NIST Releases Update to Cybersecurity Framework

NIST Releases Update to Cybersecurity Framework

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Eclipse crashes and the process stack shows org.eclipse.swt.internal.mozilla.XPCOM._NS_InitXPCOM2(JJJ)I+0

While working with Eclipse IDE when you open Java docs or try auto complete or do anything that requires it to launch the internal browser, Eclipse crashes. The process dump generated shows the below stack.

org.eclipse.swt.internal.mozilla.XPCOM._NS_InitXPCOM2(JJJ)I+0
j org.eclipse.swt.internal.mozilla.XPCOM.NS_InitXPCOM2(JJJ)I+11
j org.eclipse.swt.browser.Mozilla.initXPCOM(Ljava/lang/String;Z)V+563
j org.eclipse.swt.browser.Mozilla.create(Lorg/eclipse/swt/widgets/Composite;I)V+192
j org.eclipse.swt.browser.Browser.(Lorg/eclipse/swt/widgets/Composite;I)V+81

This indicates that,

a. You have an Eclipse version of 3.8-4.2
b. You have forefox 13 or above installed , which Eclipse is using as the default     browser using XULRunner.

The problem here is that the above Eclipse versions support XULRunner 10 and not 13 which comes with Firefox installation by default.

So the fix is to have XULRunner 10 binaries on you box with Eclipse pointing to it.

1. Download XULRunner 10
http://ftp.mozilla.org/pub/mozilla.org/xulrunner/releases/10.0/runtimes/

2. Extract it
>tar -xvjf xulrunner-10.0.en-US.linux-x86_64.tar.bz2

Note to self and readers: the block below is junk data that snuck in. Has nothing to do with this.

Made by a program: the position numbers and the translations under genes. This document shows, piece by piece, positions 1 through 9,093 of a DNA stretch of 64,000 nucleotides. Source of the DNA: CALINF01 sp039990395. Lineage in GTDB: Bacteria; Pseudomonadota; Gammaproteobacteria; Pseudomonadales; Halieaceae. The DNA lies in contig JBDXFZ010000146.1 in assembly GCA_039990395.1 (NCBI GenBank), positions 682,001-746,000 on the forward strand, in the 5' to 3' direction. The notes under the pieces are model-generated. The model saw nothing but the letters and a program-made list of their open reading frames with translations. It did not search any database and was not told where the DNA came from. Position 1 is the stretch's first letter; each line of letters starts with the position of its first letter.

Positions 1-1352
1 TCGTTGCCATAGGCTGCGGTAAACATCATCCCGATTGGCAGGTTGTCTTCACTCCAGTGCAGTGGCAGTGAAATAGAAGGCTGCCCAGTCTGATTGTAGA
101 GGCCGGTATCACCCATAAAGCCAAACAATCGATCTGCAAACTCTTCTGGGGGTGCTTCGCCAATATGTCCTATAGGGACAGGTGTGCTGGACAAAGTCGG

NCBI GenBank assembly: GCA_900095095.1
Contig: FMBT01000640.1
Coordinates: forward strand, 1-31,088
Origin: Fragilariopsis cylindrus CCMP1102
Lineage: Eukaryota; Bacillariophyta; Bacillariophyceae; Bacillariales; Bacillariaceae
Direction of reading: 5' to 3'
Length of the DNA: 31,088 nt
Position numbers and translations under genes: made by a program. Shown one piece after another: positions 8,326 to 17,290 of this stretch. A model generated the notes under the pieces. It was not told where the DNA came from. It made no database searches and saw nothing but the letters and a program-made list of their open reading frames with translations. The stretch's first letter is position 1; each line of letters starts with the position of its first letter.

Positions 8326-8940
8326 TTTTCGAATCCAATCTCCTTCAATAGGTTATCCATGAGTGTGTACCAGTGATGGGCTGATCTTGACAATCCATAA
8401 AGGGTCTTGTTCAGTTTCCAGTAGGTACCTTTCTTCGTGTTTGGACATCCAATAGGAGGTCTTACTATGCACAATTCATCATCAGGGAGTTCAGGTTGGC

-C /home/work/XULRunner10

3. Edit eclispe.ini and add the following to point Eclipse to XULRunner10
-Dorg.eclipse.swt.browser.DefaultType=mozilla
-Dorg.eclipse.swt.browser.XULRunnerPath=/home/work/XULRunner10

Done.

Aside | Posted on by | Tagged , , , | 2 Comments

Web cache

<TO DO>

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Web compression

<TO DO>

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How to enable SSL for OHS (Oracle HTTP Sever)

Well, it is going to be all command line and no GUI as the later hides a lot of details from you.

OHS is a ‘rebranded’ Apache HTTP server and there are slight differences between them when it comes to configuring SSL.

In OHS you have mod_ossl in place of mod_ssl as the SSL module and it doesn’t support the following directives,

  • SSLRandomSeed
  • SSLCertificateFile
  • SSLCertificateKeyFile
  • SSLCertificateChainFile
  • SSLCACertificateFile
  • SSLCACertificatePath
  • SSLVerifyDepth

The gist of it is that we cannot use Certificate and Key directly in the configuration but instead need to have a wallet.

Generally to establish an SSL channel of communication between a client and server we need

  1. Server certificate (read public key)
  2. CA certificate which signed it.

We are talking about one way SSL where Server proves its identity to the Client.

Server certificate and the associated private key need to be imported into the Wallet, which our server (OHS) can access and the CA certificate need to be imported to the client, say Browser so the browser can verify the server certificate.